It is not a question of scale but one of principle. How you can write that it’s ok for you to try and minimise your tax exposure but a company bigger than your own can’t without a hint of irony is baffling. Practice what you preach before expecting anyone or any entity to follow suit.



Of course scale is relevant!

Hundreds or millions?

If someone owed me a tenner and someone owed me a grand...which would hurt me more?

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1 hour ago, Big J said:

 

 

I of course utilise my accountant to minimise my tax bill. Anyone in my position would. 

 

It's a question of scale. The tax I pay makes little difference to anyone. I make a fairly modest income from my business. I am not in the position of someone like Jeff Bezos, where annual income is measured in billions. With that kind of power, comes responsibility and a moral duty. I am in no way suggesting anything akin to Corbynism, only that proportionally that they pay their fair share, which demonstrably they avoid doing.

They obviously pay what they have too or they would be in court.

its no good blaming the company.

the government needs to close the loopholes. I do think that amazon (as an example) would simply raise prices if they were made to pay more.

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They obviously pay what they have too or they would be in court.
its no good blaming the company.
the government needs to close the loopholes. I do think that amazon (as an example) would simply raise prices if they were made to pay more.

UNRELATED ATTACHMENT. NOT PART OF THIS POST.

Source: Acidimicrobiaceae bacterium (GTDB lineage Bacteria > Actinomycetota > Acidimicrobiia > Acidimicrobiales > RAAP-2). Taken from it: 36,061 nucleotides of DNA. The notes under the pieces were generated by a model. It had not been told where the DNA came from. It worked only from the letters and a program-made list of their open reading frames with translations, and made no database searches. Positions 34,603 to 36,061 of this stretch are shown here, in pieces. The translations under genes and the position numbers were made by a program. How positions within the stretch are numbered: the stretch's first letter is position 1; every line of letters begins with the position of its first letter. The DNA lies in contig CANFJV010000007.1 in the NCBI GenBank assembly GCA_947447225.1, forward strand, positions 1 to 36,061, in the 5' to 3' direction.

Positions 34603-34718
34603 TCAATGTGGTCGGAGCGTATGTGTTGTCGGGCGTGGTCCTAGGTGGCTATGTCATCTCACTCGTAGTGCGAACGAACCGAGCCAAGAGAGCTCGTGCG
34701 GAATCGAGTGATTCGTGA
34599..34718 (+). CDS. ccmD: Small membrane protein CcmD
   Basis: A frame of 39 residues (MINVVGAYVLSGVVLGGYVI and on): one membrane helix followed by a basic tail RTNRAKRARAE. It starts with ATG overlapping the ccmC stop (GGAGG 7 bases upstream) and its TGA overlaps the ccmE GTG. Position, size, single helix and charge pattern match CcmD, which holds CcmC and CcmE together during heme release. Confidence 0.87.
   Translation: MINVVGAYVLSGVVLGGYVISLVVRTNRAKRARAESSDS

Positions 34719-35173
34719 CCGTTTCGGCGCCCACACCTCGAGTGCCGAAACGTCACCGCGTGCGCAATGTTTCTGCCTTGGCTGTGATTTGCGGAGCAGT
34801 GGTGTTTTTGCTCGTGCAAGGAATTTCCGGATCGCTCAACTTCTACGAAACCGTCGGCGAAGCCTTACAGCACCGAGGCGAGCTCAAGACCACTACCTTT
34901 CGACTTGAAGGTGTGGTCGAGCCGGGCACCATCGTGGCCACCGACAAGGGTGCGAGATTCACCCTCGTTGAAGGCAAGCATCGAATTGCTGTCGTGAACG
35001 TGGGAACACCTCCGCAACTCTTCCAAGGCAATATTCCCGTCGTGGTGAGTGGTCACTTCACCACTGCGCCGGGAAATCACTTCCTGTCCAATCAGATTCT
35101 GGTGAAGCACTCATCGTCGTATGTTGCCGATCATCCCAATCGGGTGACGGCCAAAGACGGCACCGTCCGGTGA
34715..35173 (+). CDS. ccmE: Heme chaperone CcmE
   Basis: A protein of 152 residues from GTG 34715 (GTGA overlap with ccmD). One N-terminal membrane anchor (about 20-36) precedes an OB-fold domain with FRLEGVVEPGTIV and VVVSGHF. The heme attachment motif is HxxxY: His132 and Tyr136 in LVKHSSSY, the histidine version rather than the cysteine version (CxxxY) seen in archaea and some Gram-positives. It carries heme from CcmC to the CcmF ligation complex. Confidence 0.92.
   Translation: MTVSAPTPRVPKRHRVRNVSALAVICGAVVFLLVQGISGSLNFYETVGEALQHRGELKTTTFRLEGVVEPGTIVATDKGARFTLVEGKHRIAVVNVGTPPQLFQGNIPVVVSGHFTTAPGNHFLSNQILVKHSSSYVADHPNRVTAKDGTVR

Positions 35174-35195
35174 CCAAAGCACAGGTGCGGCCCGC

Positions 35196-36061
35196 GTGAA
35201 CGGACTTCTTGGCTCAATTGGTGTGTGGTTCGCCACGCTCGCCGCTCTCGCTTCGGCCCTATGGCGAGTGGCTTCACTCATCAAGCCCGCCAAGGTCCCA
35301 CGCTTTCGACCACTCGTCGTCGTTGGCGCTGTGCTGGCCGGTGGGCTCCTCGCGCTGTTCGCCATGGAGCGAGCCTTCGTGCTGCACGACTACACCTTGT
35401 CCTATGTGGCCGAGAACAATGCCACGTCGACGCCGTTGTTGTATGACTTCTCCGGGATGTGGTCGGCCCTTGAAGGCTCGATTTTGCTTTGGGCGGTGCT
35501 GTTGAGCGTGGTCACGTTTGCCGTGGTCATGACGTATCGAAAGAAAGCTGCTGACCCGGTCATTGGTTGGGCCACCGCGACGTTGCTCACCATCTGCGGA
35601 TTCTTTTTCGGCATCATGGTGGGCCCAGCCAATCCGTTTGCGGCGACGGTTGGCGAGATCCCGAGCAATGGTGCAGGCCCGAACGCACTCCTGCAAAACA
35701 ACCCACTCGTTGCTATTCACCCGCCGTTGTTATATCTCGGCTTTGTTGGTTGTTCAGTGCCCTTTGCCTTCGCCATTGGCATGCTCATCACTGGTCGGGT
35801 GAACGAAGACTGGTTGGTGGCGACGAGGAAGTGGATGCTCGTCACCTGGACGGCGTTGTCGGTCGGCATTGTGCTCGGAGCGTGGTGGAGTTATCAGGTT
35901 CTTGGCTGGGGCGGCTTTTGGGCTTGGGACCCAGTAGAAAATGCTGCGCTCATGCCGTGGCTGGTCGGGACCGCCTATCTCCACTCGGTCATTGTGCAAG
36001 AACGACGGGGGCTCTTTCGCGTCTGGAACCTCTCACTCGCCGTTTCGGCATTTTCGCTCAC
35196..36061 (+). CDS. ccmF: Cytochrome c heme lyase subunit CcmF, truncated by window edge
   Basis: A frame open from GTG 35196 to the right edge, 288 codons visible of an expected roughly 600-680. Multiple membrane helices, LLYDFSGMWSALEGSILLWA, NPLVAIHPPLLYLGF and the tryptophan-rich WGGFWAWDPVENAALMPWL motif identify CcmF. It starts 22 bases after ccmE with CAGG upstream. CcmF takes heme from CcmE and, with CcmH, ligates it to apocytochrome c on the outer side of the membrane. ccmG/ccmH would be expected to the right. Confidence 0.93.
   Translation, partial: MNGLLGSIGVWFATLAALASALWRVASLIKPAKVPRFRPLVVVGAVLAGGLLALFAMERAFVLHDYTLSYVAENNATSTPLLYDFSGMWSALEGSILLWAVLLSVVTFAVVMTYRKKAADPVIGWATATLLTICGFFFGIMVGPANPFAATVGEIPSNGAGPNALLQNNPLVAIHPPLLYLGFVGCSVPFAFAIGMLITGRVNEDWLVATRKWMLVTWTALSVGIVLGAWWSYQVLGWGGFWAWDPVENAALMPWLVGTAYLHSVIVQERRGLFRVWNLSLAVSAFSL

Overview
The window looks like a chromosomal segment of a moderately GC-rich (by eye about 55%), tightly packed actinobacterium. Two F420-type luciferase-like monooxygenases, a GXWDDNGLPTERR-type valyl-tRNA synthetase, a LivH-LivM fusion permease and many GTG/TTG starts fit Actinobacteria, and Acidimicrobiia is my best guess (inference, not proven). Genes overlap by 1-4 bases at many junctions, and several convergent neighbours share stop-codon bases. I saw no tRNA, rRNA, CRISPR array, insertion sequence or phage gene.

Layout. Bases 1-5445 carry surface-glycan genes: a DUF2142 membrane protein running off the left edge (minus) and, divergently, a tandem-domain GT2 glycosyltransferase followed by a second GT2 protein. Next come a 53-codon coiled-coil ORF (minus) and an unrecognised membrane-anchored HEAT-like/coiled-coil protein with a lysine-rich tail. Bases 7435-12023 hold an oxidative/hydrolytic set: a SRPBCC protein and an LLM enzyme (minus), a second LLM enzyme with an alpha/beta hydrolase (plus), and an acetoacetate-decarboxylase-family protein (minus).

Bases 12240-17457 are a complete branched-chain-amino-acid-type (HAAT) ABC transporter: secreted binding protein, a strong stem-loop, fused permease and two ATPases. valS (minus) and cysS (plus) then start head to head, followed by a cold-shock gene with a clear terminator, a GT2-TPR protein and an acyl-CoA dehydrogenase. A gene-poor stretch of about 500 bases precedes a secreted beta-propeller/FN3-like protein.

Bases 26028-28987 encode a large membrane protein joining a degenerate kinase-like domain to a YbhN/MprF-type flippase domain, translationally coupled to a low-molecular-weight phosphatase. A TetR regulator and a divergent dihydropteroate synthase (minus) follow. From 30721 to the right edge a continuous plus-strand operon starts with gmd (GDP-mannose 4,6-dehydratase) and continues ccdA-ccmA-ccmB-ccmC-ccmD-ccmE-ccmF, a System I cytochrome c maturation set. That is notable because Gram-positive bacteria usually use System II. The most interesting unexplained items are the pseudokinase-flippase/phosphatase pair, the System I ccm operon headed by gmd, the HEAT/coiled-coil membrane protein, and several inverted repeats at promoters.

I think ‘closing the loopholes’ is what J is suggesting? And now you too?

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What loopholes, specifically? There is no such thing as tax avoidance; it's called financial planning. Who in their right mind volunteers to pay more than the legal minimum? 

Why not just pay your entire income to the state and live on a universal dole returned to you by the government? It's a system that has been tested to destruction with monotonous repetition over the last hundred years and we can see for ourselves it has worked brilliantly everywhere it's been tried. Embrace the people's revolution and do away with elections, choice, free will, aspiration, personal responsibility, privacy, private property, hope and all the other evils that have caused all the trouble in human history.  

 

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See if you can get Amazon's accountant to do your books J 🙂

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8 hours ago, Richard 1234 said:

They obviously pay what they have too or they would be in court.

its no good blaming the company.

the government needs to close the loopholes. I do think that amazon (as an example) would simply raise prices if they were made to pay more.

They do find themselves in court though:

 

MNETAX.COM

A US federal appeals court on Friday affirmed the Tax Court's decision in Amazon, ruling that cost sharing buy-in payments made by Amazon's Luxembourg subsidiary to . . .

 

9 hours ago, trigger_andy said:

 

 


It is not a question of scale but one of principle. How you can write that it’s ok for you to try and minimise your tax exposure but a company bigger than your own can’t without a hint of irony is baffling. Practice what you preach before expecting anyone or any entity to follow suit.
 

 

 

We need an accountant in order to organise our accounts and present them to HMRC. I don't ask him to do anything untoward, anything nefarious, simply to offset the machinery  I've bought against the tax I pay. We set ourselves up as a LTD earlier this year to lower our tax bill as we would have ended up paying a lot more as a sole trader. This is just basic stuff. No one in their right mind as the sole income provider is going to willingly give away £20-30k extra to HMRC.